The first time we saw Alfredo was at a standard town hall event in a big college auditorium, out in the suburbs of Phoenix. A good while after the panel had started, maybe 40 minutes in, a tall, elegant man in a tan suit, kind of an Arizona Clark Gable figure, suddenly appeared from the curtains stage right. He sauntered to the remaining empty place, sat down and when the moderator acknowledged his arrival, said with a small laugh, "I really have to apologize. I got lost! I've really got to get out of central Phoenix more often." He went on to dominate the rest of the discussion, as much with good humor as with reasonable argument. Even when he wasn't speaking, he was commanding.
Who was this guy? There are surely a lot of bios about Alfredo, so we'll just describe what we learned about him as we got to know him: he'd run for Governor against Janet Napolitano, then "retired" from politics afterward to take on a daily radio show at Radio Campesina, the premier Spanish-language station in Phoenix and wide surrounds; he'd been the leader of the Arizona State Senate for decades before his governor's run, at the same time founding and growing a successful public relations firm; before that, he'd been a student radical in the Chicano movement at university and was one of the founding member of MECHA; before that, he'd been in the Army in Viet Nam; and before that, he'd been -- as he found out on stage to his own amazement the night we first saw him -- one of those things the anti-amnesty folks rail about, an "anchor baby" born to a young woman from Mexico who came to Arizona just before she gave birth. He got such a kick out of that!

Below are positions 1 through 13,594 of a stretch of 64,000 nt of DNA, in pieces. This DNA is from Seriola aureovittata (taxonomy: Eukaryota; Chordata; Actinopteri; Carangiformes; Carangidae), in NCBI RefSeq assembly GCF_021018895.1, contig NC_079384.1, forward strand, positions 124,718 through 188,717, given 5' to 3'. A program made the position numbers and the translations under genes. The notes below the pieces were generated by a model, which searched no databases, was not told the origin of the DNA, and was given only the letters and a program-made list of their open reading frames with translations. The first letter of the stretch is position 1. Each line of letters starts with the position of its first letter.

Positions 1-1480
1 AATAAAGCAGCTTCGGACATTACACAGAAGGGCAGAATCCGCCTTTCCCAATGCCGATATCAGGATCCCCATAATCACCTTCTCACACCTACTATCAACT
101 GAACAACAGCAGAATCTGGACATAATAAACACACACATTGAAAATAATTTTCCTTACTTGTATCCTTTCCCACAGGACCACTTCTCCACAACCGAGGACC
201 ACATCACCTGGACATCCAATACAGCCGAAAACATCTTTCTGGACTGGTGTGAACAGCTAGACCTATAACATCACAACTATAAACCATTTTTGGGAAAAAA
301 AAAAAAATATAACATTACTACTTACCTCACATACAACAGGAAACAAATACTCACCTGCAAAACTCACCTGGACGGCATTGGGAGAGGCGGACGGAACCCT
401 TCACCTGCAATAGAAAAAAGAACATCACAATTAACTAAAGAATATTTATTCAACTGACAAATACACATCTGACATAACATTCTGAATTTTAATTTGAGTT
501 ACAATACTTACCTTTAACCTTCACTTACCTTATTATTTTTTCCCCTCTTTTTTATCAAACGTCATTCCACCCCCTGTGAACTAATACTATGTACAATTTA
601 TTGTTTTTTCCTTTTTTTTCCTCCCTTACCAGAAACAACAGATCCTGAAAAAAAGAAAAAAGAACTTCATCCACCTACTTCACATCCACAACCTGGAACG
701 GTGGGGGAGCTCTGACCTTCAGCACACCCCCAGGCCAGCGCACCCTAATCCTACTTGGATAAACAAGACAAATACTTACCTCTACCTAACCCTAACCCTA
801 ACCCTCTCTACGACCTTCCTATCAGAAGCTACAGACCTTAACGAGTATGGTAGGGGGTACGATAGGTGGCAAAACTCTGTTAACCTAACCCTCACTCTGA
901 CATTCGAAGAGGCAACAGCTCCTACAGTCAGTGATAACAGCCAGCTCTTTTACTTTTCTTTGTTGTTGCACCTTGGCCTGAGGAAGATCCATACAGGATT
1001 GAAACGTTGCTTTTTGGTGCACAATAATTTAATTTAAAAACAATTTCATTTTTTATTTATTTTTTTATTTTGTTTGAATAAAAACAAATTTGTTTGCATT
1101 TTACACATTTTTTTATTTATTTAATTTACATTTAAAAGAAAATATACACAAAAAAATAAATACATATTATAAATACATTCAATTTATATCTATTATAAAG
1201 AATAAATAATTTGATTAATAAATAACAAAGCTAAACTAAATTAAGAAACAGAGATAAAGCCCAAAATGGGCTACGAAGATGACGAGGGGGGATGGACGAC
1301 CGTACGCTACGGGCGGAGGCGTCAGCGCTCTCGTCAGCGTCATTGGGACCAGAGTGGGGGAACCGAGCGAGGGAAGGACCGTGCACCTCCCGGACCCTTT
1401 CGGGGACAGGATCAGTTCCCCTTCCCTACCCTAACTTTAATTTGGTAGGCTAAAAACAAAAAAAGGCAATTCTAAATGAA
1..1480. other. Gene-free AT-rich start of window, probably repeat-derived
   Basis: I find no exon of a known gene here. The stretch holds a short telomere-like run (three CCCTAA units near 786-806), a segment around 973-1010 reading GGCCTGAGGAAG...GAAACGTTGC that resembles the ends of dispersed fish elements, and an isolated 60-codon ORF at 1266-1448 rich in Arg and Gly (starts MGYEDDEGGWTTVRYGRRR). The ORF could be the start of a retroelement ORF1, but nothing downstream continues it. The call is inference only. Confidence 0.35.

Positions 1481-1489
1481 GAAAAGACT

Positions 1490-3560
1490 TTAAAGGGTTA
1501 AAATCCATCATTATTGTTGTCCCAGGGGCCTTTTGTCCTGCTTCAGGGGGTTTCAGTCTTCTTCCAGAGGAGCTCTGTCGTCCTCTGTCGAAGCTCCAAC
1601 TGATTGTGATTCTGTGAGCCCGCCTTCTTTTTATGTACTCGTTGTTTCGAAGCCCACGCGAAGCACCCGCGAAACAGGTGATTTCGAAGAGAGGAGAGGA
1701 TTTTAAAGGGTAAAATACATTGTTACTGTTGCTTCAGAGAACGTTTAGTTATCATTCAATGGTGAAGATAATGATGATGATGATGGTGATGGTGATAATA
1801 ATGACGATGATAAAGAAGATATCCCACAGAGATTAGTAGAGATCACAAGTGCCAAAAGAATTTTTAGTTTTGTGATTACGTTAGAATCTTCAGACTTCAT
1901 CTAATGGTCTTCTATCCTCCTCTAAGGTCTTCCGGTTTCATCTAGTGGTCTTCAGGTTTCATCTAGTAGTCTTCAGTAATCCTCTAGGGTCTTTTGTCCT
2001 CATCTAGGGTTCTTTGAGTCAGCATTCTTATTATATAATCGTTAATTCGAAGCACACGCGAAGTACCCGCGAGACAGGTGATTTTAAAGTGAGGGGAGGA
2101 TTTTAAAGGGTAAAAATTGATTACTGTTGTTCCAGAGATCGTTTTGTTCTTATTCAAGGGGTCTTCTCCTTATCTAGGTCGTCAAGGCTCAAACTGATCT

It's pretty hard to overestimate what a good friend to these films, and these stories, Alfredo and his wife Rosa proved to be. And since we saw him last, he's founded a fantastic website chronicling the current immigration debate: